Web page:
New Hampshire Night And The Northern Lights.

There was a storm and then there were lights.

Last Thursday and again on Friday, September 11th and 12th, the sun sent a blast of energy our way in the form of a coronal mass ejection, or CME. While these strong magnetic storms can cause problems for electrical grids, GPS, and radios, what interested me, and just about every other photographer I know, was the light show.

You see these potentially damaging solar storms are also what gives us the Aurora Borealis. otherwise known as the Northern Lights. While much of my photography takes place during daylight hours, the reported potential intensity of the Aurora, and the fact we don’t usually see the Aurora this far south, had me grabbing my camera and heading for the mountains.

I’m glad I did.Spending The Night Under Aurora Skies

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48 thoughts on “New Hampshire Night And The Northern Lights.

    • Oh man, I’ll bet! My understanding is that being further north you can actually see the colors too. For us there were a few subtle hints of color occasionally, but for the most part it in black and white.

      Darn you human eyes for not seeing color in the dark! ๐Ÿ™‚

    • Yes and no. The aurora was quite a sight, but to our eyes it was mostly colorless. The camera saw the colors you see here, but to those of us there that night it was pretty much black and white since the human eye doesn’t see color in the dark.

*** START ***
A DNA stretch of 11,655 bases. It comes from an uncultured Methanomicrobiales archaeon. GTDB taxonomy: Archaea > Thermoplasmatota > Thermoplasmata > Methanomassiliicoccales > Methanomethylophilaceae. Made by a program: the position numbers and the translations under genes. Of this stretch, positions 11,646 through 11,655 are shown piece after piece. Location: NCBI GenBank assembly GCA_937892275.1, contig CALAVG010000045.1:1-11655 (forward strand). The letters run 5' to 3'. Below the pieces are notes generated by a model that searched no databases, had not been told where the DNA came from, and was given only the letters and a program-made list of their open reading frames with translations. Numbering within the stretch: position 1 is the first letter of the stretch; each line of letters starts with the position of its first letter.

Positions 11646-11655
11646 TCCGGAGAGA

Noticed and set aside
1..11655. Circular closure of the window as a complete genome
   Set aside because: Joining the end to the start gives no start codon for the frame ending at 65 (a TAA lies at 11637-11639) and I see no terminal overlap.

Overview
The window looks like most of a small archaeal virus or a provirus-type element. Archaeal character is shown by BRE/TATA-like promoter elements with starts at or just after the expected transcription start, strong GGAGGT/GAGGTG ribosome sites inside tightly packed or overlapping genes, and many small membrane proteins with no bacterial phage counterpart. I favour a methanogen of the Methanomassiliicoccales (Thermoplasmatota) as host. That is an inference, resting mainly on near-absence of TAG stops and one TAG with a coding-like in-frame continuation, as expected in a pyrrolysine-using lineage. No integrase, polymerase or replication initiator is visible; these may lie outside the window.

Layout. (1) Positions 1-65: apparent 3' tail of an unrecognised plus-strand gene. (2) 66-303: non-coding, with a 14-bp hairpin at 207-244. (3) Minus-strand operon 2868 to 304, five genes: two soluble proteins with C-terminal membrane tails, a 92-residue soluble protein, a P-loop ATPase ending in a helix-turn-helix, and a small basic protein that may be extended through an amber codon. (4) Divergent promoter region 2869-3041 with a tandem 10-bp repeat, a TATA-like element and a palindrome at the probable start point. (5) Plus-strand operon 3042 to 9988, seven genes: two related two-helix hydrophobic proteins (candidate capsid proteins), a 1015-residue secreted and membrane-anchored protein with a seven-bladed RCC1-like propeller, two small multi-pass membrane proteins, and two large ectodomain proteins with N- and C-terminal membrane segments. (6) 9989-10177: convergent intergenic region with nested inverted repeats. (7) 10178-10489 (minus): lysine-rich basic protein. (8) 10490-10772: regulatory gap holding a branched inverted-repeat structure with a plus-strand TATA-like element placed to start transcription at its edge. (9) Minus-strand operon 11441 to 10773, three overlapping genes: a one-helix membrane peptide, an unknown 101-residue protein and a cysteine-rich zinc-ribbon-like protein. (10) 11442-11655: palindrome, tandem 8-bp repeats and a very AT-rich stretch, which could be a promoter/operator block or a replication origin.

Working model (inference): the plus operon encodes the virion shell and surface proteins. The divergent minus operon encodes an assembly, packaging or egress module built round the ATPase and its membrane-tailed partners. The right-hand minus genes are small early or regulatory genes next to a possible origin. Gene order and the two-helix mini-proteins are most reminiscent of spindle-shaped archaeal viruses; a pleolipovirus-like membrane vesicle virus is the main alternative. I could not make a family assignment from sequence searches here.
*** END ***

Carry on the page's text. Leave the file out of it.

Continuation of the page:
1. That is one amazing photo! I remember seeing the Northern Lights once at Girl Scout camp in Wisconsin. They certainly did not look like this. They were more black & white and perhaps a bit greenish to my naked eye, as I remember. So why does the camera ‘see’ pink and yellow? Do you know? And why in horizontal blocks rather than following the vertical light places? If you are adding some of that in post-production, that is fine. I’m not judging, I’m just trying to learn more about the Aurora.

    • It’s our darn eyes. The color is there, the human eye just can’t see it in the dark. I did boost the saturation a little, but the colors as you see them are not too far off from what the camera saw. Like you, what we saw was pretty much in black and white, with a faint green visible every once in a while.

      Even though I kind of knew that I wouldn’t see the color, at least this far south, this having been my first time both seeing it and photographing it, I was surprised the first time I took a test exposure. Needles to say I was pretty excited by what I saw.

      I do believe that if you’re far enough north, the Aurora is so bright that you can in fact see the color with the naked eye, but I wonder if the camera still wouldn’t see it as being brighter and more saturated.

  2. Stunning as usual. I love looking at your photographs and am glad you made it out there to capture this one. I grew up in Alaska and the Northern Lights is one of the things I miss the most now that I’ve moved away.

Comments and thoughtful critiques are always welcome.

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